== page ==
Break falls are not the first thing that spring into mind when you think of BJJ. Why would we need them when we spend most of our time on the ground anyway? Aren’t they better suited to Judo and Aikido? Well, no. BJJ break falls are a part of all warm-up sessions for a reason – we need them. And we do not just need them when we practice takedowns. They come up in almost every roll in one form or another. Trying to resist sweeps, or getting into scramble often end up in fast-paced level changes and switches in direction which ultimately, end in falling down. Knowing how to do it from any position and in any situation is an essential BJJ skill. This requires a lot of drilling and training, though, which is something most people do not really enjoy when it comes to BJJ break falls.
BJJ break falls are nothing complicated. Until you give them a try. It is amazing how many new students have real trouble grasping the basic concepts of break falls. The reason for this is obvious. Some parts of break falling go against our natural instincts. With break falls, instead of looking to land on an outstretched arm, we need to force our body to react differently without thinking. This is exactly why break falls are done each and every class as drills. Tthe best example of how you can change your body’s instinctual mechanics is comparing beginners with experienced students. A purple belt can break fall with ease, not even blinking whereas a white belt is going to clumsily end up in a pile on the ground in most cases. However, this also demonstrates that you can teach your body new movement patterns.
There’s also a hidden benefit to BJJ break falls that most people do not see at first. It’s very easy to make this one clear. Go for 50 reps of a break fall of your choice and you’ll get a workout for your whole body. Not only that but you also develop essential athletic skills while doing them. Think about a backward break fall int a handstand or to a technical stand up. These are movement patterns we see in BJJ all the time and are essential for any grappler hoping to reach the elite level.
How Break Falls Keep You Safe
The whole point of BJJ break falls, as the name suggests, is to break your fall. Damage control is by far the first and most important trait of break falls. However, as we said, it is not only about the takedown game. People in BJJ often go for modified takedowns from the knee as well. there are also a lot of scrambles that end up winding people or causing injuries to outstretched limbs. Brak falls are the easy and obvious solution to all of this grappling induced damage.
Next up is a really important benefit for Jiu-Jitsu. As you know by know, the neck takes a lot of abuse in BJJ and most grapplers end up with a neck injury or two in their career. Neck conditioning is a huge benefit form break falls. Most importantly you get to develop a strong neck specific for BJJ situations. As an added bonus, you get in neck work without having to do it on its own.
A huge one, especially for beginners is overcoming the fear of falling. This is something we have engrained in us and it can be a big obstacle in BJJ. The whole point of Jiu-Jitsu is falling down and getting up multiple times in a roll while being entangled with an opponent. It is way better to get used to falling than in training discovering you’re not ready for it in competition.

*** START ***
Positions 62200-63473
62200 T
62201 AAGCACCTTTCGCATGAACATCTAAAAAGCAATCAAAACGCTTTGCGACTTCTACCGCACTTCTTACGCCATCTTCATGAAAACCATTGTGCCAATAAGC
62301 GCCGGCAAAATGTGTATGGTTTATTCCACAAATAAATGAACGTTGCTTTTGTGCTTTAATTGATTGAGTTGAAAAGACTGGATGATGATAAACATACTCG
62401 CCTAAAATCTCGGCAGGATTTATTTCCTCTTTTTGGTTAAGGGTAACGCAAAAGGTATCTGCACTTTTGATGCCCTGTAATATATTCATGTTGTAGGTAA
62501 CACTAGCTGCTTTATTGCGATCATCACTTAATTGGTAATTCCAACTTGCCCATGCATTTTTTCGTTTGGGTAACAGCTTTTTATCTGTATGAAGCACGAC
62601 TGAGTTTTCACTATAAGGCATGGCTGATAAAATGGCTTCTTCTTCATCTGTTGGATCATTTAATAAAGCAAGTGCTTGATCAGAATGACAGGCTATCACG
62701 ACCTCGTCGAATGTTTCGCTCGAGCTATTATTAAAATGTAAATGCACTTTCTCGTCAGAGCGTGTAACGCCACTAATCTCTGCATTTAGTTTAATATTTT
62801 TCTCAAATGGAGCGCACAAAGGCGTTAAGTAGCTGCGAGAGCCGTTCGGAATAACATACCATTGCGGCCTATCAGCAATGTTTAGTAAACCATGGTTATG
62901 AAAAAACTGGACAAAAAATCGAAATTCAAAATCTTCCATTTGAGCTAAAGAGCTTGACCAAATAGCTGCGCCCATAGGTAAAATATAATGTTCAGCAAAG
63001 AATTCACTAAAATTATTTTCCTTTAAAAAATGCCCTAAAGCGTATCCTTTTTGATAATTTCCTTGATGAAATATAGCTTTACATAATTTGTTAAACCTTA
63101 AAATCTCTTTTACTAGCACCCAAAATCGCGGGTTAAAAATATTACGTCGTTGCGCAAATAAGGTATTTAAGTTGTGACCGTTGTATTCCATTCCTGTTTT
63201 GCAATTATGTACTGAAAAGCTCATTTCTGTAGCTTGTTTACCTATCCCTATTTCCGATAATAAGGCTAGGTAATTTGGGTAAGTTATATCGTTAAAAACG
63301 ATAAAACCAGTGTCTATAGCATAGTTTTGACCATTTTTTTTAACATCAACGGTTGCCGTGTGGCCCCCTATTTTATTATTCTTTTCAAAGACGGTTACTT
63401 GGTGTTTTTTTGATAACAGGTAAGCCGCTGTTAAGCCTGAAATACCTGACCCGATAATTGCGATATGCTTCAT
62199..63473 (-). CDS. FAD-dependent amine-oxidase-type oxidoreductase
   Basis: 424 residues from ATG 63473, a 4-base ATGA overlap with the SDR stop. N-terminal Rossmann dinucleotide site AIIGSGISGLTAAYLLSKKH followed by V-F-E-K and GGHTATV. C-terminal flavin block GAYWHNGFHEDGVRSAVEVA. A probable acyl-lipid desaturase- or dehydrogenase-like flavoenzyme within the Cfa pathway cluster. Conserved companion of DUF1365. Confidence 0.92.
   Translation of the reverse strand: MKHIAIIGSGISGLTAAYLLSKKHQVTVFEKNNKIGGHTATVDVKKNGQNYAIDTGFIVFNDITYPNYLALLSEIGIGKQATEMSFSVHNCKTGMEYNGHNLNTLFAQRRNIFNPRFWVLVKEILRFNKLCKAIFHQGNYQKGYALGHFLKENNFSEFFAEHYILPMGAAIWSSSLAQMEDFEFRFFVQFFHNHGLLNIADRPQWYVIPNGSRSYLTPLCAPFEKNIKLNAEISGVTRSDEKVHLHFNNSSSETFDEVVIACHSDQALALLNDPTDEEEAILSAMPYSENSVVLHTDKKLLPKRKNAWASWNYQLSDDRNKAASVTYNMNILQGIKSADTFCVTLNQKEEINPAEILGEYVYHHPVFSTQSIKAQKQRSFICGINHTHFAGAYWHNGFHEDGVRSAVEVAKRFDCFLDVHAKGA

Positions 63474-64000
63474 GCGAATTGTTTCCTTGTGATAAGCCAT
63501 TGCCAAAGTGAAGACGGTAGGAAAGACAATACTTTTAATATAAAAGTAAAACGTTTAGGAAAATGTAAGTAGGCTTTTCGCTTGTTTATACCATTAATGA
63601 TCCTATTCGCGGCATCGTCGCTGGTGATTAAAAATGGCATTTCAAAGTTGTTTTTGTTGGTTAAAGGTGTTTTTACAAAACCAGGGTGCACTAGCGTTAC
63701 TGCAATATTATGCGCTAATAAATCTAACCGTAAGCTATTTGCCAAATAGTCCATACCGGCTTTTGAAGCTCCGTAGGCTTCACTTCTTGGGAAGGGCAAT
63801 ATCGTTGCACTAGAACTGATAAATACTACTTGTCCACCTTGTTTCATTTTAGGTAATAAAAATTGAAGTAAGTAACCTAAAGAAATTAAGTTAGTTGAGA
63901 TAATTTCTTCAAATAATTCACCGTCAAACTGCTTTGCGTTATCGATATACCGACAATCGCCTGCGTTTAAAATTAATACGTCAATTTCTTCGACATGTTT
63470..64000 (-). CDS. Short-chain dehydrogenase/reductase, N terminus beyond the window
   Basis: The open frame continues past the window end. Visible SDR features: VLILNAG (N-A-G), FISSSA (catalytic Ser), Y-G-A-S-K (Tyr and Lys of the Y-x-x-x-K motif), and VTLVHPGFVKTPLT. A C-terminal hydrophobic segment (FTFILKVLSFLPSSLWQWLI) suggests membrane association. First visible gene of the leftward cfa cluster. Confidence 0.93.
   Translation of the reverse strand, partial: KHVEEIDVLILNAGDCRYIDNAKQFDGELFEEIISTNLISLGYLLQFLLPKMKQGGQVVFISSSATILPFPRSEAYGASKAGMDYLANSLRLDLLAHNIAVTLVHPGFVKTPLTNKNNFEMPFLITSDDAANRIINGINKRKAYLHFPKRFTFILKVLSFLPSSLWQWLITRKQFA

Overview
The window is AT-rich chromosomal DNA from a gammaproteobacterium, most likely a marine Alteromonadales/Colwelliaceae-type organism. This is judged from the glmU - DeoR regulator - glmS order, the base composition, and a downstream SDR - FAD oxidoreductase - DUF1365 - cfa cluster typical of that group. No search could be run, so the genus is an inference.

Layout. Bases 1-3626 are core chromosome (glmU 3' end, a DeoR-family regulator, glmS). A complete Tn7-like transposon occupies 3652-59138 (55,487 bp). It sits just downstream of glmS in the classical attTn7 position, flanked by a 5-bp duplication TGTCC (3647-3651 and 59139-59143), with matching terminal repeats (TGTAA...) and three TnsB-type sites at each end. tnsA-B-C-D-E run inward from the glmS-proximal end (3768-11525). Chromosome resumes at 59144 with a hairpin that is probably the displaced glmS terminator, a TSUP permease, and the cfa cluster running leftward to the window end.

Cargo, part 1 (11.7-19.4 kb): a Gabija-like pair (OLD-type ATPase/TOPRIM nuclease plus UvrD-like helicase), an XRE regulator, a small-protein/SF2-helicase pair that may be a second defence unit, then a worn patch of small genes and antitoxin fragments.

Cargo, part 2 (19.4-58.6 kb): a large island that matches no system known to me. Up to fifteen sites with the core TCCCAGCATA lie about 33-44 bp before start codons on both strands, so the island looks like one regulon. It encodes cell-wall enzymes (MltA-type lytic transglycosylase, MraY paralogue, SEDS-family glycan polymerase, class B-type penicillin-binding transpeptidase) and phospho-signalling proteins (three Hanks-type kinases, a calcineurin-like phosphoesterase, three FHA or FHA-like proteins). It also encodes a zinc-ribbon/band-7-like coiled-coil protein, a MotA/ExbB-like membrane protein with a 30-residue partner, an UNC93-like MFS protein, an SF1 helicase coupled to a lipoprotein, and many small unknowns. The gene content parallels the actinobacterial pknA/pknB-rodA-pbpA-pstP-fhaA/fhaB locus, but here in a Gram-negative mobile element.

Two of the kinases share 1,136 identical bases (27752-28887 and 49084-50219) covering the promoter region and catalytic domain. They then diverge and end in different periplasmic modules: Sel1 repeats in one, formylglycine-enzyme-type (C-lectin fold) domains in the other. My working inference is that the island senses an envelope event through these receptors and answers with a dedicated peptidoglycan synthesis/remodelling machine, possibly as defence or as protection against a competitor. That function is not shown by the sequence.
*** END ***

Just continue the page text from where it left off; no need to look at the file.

There’s also the benefit of developing grappling specific coordination. While this only used to be a benefit for kids, modern lifestyle makes it something adults need to learn as well. I can’t tell you the number of adult beginners. I’ve coached that have absolutely no idea how to move their body in a coordinated an purposeful manner.
Training BJJ Break Falls
Whenever you’re deliberate going against your body’s instinct it will take time to master a movement. The key trouble with falling is that we try to prevent from happening. And the basic notion behind BJJ break falls is accepting the fact that we’re falling on the ground. This is a very important cue in training reak falls. Never resist the motion of falling, and instead, look to go with it. Whenever you drill break falls, make sure you really fall and not try to hold yourself upright as much as possible.
The one key principle of BJJ break falls is becoming a ball. Once you accept you’re going to fall, ti would be unwise to do so by doing nothing at all., Instead, you need to focus on keeping your body compact and forming a curve so that you absorb the power of the impact.
Let’s look at some basic tips about break falling. If you’re going for a backward break fall, you should start with your feet hip-wide apart. Bend the knees as much as possible, aiming to go deep into a squat. The deeper you squat, the easier the fall is going to be. From there on, you need to curl up in a ball. Fall backward, allowing the curvature of the spine to roll on the ground. You should always stop rolling before your neck touches the mats. There should be absolutely no contact between the neck and mats at any point during a break fall.
Also, that motion of slapping the mats with the arms isn’t just for show. Keep your fingers open and use your palms to slap the mats on both sides. This negates the effects of impact from falling even more.